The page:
Such events have generated countless statements from college leaders. But these statements are inherently difficult, and rarely appease those to whom they are addressed. Campus community members often disagree with the statements’ tone or substance or identify perceived hypocrisy or favoritism when statements are made in response to one issue but not another. External constituencies, including politicians and interest groups, are likely to parse and spin these statements to promote their own perceptions and desired outcomes, using colleges as easy scapegoats.
College Statement Parameters
As colleges review their communications policies, they should consider the following questions:
- When, if ever, does an external event (i.e., domestic or international news) merit a statement from the institution?
- If a statement is warranted, who issues the statement (e.g., the president, vice president, dean)?
- What is the appropriate medium for a statement? Email? College website posting? Social media? Video?
- If an email is sent, how are the recipients determined? When should the recipients go beyond students, faculty, and staff to include alumni? When should the statement be publicly posted online (and therefore easily accessible to individuals who are unaffiliated with the school)?
- When should the school organize some type of public gathering, teach-in, or vigil in response to a tragedy outside the campus?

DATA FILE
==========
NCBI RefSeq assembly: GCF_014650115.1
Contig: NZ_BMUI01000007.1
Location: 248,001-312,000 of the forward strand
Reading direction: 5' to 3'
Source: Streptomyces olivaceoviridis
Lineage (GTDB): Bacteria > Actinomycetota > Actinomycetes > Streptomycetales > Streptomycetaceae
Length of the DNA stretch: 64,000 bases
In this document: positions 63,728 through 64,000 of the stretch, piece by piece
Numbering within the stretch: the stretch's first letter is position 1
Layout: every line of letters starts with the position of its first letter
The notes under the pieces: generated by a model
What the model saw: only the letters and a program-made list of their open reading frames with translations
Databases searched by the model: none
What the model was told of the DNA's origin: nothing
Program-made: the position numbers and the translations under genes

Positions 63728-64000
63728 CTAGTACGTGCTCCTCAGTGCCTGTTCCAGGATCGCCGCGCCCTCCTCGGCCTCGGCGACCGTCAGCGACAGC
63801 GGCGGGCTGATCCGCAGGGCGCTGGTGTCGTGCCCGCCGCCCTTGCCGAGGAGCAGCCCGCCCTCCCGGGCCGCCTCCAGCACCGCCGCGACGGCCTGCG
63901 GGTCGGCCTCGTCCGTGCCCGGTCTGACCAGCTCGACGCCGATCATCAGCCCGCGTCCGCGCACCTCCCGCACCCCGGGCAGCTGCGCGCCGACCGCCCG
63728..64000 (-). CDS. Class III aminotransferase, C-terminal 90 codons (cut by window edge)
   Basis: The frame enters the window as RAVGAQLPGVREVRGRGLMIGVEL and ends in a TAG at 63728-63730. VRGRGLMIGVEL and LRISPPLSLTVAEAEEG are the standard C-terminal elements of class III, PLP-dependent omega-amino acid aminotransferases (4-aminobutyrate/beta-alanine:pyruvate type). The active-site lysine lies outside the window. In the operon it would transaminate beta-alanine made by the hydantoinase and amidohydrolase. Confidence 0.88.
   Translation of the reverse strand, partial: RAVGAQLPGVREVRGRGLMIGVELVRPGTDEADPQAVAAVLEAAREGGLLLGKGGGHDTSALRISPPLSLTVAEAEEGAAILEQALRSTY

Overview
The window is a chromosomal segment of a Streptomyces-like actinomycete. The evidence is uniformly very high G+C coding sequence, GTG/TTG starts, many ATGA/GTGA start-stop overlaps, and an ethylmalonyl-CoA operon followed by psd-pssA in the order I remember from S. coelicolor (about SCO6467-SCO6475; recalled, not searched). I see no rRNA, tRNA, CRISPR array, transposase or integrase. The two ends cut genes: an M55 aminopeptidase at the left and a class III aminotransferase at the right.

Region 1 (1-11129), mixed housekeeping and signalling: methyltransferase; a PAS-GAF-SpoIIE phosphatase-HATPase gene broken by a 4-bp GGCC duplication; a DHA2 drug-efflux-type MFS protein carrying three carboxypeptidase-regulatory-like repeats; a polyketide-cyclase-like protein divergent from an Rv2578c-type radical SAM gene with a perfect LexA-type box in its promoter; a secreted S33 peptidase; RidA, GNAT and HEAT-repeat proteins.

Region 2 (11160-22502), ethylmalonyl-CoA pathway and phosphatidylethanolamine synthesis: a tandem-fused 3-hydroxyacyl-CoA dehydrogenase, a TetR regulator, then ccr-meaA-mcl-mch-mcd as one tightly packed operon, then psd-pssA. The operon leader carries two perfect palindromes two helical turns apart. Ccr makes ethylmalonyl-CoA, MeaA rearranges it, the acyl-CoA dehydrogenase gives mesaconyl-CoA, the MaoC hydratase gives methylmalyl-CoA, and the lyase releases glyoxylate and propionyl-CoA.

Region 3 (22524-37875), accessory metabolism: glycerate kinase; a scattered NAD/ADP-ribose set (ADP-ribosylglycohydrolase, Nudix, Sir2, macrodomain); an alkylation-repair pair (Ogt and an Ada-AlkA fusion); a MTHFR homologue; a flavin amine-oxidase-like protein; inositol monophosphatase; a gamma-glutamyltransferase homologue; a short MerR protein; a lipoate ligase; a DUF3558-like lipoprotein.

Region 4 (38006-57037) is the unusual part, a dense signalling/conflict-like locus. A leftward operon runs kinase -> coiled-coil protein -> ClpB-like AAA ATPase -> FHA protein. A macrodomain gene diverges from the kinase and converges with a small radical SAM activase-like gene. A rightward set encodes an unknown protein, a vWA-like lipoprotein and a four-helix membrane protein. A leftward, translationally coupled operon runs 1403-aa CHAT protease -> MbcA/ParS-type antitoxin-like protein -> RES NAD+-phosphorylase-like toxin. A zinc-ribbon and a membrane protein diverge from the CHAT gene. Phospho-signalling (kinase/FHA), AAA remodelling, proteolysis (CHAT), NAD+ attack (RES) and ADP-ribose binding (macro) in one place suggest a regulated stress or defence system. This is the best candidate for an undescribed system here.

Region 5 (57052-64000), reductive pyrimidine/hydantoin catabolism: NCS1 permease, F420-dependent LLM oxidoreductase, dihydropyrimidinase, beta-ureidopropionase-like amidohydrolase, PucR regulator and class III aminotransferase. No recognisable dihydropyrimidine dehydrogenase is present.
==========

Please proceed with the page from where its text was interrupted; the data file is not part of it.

Different schools have different approaches to public statements.
One such approach is described in the 1967 Kalven Report developed by the University of Chicago. Under this model, universities should avoid commenting on public affairs or social issues. Rather, “[t]he university is the home and sponsor of critics; it is not itself the critic.” Its role is to allow students and faculty to speak freely, but not speak institutionally.
Some leaders are expressing new interest in the Kalven principles. For example, the president of Williams College recently announced a new policy “not to send out campus-wide messages about domestic or international events or even natural disasters, no matter how tragic or painful.” She explained her thinking: “Earlier in my presidency I sent out public statements about various world events. [But] I have become convinced that such communications do more harm than good. They support some members of our community in particular moments while intentionally or unintentionally leaving out others. They give some issues great visibility while leaving others unseen.”